It’s almost incredible to think it’s been some 14 years between David Byrne solo albums. That’s because he’s busy writing operas, staging shows, sending out e-newsletters, publishing books, collaborating with old pals (Brian Eno) and new friends (St. Vincent) and scoring soundtracks. He’s doing anything he can to not agree to a Talking Heads reunion. He’s doing anything he can to explore his creativity.
And so on his first solo album in 14 years he sounds like…well…himself, obviously. And in fact this album could stack up alongside the last three solo albums he offered – sitting anywhere alongside 1997’s Feelings, 2001’s Look into The Eyeball or 2004’s Grown Backwards. In fact I liken this most to Feelings – though it’s not as chirpy, not as quirky. No reason, 21 years on, for it to be of course. The world’s a different place and world-weariness informs a great deal of American Utopia.
I’m almost horrified by the opener, I Dance Like This – and though it’s growing on me a bit with each and every listen it feels (too much) like Byrne trying to write the sort of song that Lorde might also write. The chorus is awful. Certainly. The jarring jump-cut between verses and chorus is the big problem here for me. Were they not juxtaposed, were they simply two separate songs I think that’d be not only fine but quite possibly even dandy.
Still, Gasoline and Dirty Sheets builds on the sound and feel of many of the moments on Eno and Byrne’s excellent 2008 collaboration, Everything That Happens Will Happen Today. There’s something soothing about Byrne’s voice – he can be telling us terrible things, mumbling incoherently even, but when he sets his dulcet tones to those mild sambas…well, it might now be a default setting but naïve melodies or otherwise, it always feels just like the right place to me.
Every Day Is A Miracle is less successful – sounding just like fodder, very nearly filler, and close to mid/late period Talking Heads. No great shame there. I like mid/late period Talking Heads almost as much as I love those first four glorious albums. But it’s just nothing exciting or special here. And with 14 years “off” and with so many great things to his name I expect something glorious from Byrne. Almost all the time.
This Is That meanders nicely before It’s Not Dark Up There reminds us of the great musical appropriations Byrne makes, how when he’s at his best in this domain he’s far more Peter Gabriel than Sting. Ditto: Bullet. A better, beguiling lyric here too.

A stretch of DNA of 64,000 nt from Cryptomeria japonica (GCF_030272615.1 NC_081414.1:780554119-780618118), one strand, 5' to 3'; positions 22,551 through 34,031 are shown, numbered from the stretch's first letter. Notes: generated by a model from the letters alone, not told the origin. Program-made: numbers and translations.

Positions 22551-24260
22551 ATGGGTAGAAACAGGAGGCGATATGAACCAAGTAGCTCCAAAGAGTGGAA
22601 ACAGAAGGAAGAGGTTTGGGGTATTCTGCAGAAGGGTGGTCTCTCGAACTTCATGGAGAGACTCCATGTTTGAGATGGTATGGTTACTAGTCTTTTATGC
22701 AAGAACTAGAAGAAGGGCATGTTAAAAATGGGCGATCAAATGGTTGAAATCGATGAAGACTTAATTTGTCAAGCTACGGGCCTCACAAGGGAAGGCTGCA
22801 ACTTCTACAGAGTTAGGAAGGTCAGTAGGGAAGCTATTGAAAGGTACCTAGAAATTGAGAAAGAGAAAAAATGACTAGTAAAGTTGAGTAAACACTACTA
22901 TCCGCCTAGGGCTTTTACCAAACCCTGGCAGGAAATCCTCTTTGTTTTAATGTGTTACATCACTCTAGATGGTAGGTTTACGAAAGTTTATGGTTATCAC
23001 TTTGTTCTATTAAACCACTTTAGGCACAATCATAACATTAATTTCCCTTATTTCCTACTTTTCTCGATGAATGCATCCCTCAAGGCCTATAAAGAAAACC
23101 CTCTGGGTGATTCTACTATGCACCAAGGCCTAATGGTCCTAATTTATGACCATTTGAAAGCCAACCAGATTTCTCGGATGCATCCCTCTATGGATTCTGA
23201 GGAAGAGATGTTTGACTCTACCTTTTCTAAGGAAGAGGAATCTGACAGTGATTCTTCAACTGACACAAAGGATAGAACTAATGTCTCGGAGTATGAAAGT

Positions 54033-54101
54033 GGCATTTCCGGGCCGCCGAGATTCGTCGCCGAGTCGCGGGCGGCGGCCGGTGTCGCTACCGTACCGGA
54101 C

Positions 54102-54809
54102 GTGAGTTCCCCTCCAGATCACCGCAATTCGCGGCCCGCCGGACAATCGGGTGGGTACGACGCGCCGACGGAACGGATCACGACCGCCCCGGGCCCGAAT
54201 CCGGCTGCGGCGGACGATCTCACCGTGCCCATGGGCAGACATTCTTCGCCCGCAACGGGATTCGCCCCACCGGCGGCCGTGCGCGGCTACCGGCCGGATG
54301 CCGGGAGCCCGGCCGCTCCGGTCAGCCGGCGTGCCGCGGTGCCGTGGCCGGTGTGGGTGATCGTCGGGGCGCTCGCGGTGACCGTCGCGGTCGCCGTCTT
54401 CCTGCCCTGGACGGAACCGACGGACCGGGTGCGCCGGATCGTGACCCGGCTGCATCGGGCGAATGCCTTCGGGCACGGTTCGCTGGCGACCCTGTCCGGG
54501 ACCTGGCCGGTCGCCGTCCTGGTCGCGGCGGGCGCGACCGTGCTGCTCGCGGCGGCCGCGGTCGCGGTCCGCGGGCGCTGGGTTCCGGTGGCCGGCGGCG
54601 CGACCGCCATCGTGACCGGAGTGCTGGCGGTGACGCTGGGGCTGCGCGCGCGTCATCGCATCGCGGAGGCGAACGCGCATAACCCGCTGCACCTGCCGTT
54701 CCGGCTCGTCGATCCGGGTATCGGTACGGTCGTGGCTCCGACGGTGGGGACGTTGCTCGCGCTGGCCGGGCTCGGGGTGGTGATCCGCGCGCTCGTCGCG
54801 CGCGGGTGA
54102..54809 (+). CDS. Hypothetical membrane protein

Doing The Right Thing is an interesting prayer-in-reverse, and though its musical arrangement doesn’t quite work for me – too busy in too many places – it’s here that I start to hear how strong the back half of this album is; we’re only talking 37 minutes in total, it’s pared back, 10 songs that don’t particularly want to stick around – but it certainly gets stronger as it reaches its finale.
Everybody’s Coming To My House is vintage Byrne, the top of great “clever” single he’s put on albums ever since Once In A Lifetime, again this one feels like the great tunes on Feelings (Miss America, Dance on Vaseline, Wicked Little Doll). It’s infectious, upbeat, hanging hard on its own hooky-ness.
The moody closer, Here, goes back to his best Eno collaborations. It might be the best thing about the album. Certainly the final two tracks are the equal of any two album closers in his brilliant catalogue.
I guess I wanted this album to be a mind-blower. And it’s not. But it’s certainly no dud. For a start, any new Byrne album in this day and age ultimately exists for the tour attached to it. News of his American Utopia Tour is already filling feeds and getting close to blowing minds. And so for that alone this album deserves to exist and is good enough. But for a few moments across its second half and once or twice in its opening quarter-hour it’s even better than that.
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